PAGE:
They are known as "oil beetles" because they release oily droplets of hemolymph from their joints when disturbed; this contains cantharidin, a poisonous chemical. Pinto, John D., and Richard B.

Selander, The Bionomics of Blister Beetles of the Genus Meloe and a Classification of the New World Species. Illinois Biological Monographs, no. SN - Orthographic variant. Matching books: The blister beetles (Meloidae) of Colorado The biology of blister beetles of the vittata group of the genus Epicauta (Coleoptera, Meloidae).

The bionomics of blister beetles of the genus Meloe and a classification of the New World species Blister beetles (Coleoptera: Meloidae) of Wisconsin: distribution and ecology.

Meloe franciscanus is a species of blister beetle in the family Meloidae. It is found in the deserts of the southwestern United States.

The larvae are parasites of bee larvae, eating them and consuming their provisions. "The Bionomics of Blister Beetles of the Genus Meloe and a Classification of the New World Species". Illinois Biological. Bionomics, systematics, and phylogeny of Lytta, a genus of blister beetles (Coleoptera, Meloidae) Related Titles.

Series: Illinois biological monographs ; v. 28 By. Selander, Richard B. (Richard Brent) Type. Book Material. Published material. Publication info.

The Bionomics of Blister Beetles of the Genus Meloe and a Classification of the New World Species: Journal/Book Name, Vol.

No.: Illinois Biological Monographs, no. Page(s): Publisher: University of Illinois Press: Publication Place: Urbana, Illinois, USA: ISBN/ISSN: Notes: Reference for: Meloe.

After hatching from eggs deposited in the ground, tiny blister beetle larvae called triungulins get busy finding food. In species of Meloe, finding food begins by scaling a nearby blossom to await a visit by a female bee seeking nectar and a bee arrives at the flower, the triungulin rears-up and grasps the hairs of the bee with specialized claws on the tips of its tiny legs.

Bionomics, Systematics, and Phylogeny of Lytta, a Genus of Blister Beetles (Coleoptera, Meloidae). Richard B. Selander. University of Illinois Press, Urbana, vi. Meloe bitoricollis is a species of blister beetle in the family Meloidae.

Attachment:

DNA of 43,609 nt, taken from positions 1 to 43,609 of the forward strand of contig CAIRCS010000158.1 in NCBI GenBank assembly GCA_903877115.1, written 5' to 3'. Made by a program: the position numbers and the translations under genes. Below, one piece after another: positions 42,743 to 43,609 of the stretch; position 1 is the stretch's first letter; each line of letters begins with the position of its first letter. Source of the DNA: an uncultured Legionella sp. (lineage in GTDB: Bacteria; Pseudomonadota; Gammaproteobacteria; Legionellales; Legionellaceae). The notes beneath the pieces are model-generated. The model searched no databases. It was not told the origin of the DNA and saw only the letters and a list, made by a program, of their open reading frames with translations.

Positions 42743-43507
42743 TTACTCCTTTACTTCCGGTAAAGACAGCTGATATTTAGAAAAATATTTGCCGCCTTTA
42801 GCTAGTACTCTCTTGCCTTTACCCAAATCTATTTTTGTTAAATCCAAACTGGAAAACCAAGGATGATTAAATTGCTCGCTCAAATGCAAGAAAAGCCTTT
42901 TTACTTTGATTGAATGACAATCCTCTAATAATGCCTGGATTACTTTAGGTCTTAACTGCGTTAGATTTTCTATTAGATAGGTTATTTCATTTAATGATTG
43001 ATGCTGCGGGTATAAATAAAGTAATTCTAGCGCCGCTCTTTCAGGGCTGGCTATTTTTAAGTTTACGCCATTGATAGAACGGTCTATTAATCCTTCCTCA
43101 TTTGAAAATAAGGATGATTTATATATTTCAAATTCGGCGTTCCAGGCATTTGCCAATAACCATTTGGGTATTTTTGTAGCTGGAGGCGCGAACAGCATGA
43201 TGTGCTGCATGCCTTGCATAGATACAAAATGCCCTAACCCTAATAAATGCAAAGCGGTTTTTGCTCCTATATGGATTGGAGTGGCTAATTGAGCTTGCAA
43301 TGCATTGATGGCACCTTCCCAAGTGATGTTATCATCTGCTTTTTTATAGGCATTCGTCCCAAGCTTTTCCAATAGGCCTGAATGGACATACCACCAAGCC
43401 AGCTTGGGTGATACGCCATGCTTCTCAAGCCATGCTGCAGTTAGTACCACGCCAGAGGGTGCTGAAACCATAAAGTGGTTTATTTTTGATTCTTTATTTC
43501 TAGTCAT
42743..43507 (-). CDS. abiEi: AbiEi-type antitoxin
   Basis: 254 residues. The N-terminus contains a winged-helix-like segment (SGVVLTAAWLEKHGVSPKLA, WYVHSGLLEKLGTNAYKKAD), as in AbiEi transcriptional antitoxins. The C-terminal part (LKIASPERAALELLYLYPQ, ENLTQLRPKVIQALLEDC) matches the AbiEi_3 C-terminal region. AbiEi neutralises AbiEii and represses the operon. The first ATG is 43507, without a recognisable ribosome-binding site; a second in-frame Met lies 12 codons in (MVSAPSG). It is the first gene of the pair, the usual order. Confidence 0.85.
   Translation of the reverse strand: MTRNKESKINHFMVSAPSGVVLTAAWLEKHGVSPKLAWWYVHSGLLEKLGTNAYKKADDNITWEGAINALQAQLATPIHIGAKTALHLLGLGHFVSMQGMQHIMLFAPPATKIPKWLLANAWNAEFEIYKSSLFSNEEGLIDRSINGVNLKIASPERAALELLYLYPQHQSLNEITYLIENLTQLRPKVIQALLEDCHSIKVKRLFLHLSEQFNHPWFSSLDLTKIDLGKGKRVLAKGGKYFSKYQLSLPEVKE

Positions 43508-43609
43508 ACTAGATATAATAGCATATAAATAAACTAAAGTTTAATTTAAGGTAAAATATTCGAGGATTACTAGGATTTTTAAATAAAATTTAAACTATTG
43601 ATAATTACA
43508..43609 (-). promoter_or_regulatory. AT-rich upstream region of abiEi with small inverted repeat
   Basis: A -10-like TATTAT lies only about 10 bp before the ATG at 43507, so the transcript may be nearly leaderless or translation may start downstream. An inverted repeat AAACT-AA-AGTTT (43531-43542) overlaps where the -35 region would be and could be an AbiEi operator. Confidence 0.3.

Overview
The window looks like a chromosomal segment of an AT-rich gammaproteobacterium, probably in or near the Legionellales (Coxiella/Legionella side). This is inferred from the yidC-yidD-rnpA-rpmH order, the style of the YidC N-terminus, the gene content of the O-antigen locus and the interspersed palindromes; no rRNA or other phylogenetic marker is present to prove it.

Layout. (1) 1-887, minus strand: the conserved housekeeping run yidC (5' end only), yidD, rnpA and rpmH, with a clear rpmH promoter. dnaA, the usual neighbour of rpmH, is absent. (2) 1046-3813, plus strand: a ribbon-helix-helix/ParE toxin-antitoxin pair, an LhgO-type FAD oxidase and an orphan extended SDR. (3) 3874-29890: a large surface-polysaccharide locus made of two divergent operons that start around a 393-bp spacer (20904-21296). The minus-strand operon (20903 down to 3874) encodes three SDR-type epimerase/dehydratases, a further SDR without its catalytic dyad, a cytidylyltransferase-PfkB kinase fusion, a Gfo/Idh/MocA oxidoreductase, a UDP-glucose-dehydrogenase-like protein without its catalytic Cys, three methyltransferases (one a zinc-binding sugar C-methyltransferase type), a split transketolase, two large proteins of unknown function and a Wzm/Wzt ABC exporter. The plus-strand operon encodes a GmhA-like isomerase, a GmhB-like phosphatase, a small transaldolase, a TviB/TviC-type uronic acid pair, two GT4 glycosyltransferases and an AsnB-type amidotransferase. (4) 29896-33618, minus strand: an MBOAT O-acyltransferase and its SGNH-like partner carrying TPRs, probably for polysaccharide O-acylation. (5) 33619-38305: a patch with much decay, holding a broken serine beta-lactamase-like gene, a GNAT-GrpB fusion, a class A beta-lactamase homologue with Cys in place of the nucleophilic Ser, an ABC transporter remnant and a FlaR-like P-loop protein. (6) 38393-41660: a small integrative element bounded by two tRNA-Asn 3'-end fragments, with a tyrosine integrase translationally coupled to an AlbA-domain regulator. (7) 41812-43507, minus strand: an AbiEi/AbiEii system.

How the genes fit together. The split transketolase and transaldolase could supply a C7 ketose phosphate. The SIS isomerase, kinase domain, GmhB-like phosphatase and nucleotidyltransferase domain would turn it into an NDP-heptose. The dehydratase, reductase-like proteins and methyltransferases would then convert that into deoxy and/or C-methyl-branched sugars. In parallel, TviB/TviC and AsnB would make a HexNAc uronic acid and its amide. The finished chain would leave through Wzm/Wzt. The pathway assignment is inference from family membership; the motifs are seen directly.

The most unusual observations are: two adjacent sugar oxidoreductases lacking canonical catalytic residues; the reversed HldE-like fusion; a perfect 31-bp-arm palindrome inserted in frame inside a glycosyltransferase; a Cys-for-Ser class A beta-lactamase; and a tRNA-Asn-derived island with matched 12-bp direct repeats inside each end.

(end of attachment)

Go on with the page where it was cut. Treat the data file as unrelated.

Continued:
It is found in North America. John D.; Selander, Richard B. "The Bionomics of Blister Beetles of the Genus Meloe and a Classification of the New World Species".

Illinois Biological Monographs. Apollo Books. This study provides strong evidence for two different but complementary types of local adaptation in geographically isolated populations of a parasitic insect.

Specifically, we report that different populations of a blister beetle, Meloe franciscanus, a nest parasite of bees, locally adapt their deceptive chemical signals, which mimic the sex pheromones of their host bees, to the differing. Meloe laevis, the oil beetle, is a species of blister beetle in the family Meloidae.

It is found in the Caribbean Sea, Central America, and North America. "The Bionomics of Blister Beetles of the Genus Meloe and a Classification of the New World Species".

The red-striped oil beetle, Berberomeloe majalis is an insect in the genus Berberomeloe, found in Europe, with a typical length around 5 cm (2 in.).Its large size and the bright red bands around its body make it unmistakable; its coloration is aposematic, reflecting its ability, in common with other oil or blister beetles in the family Meloidae, to squirt a caustic liquid if attacked.

Distinguishing features of male courtship behavior in Pleuropompha include the performance of all acts including genital presentation from a position completely off and behind the female (posterior position), and the occurrence of a unique non-tactual display termed antennal fanning.

Non-receptive females frequently react to antennal fanning with an equally distinct rejection response. adult blister beetle Meloe franciscanusin the winter months. The Mojav e Desert ecosystem supports species of bees, which is the J.D.

Pinto, R.B. Selander, The bionomics of blister beetles of the genus Meloeand a classification of the New World species. Ill. Nature. National Preserve, Mojave National Preserve Science Newsletter April This paper reviews the 77 Old World genera of blister beetles (Coleoptera: Meloidae).

Included is a key to genera and a synopsis of each genus.The Bionomics of Blister Beetles of the Genus Meloe and a Classification of the New World Species: Journal/Book Name, Vol. No.: Illinois Biological Monographs, no.

Page(s): Publisher: University of Illinois Press: Publication Place: Urbana, Illinois, USA: ISBN/ISSN: Notes: Reference for: Meloe (Meloe).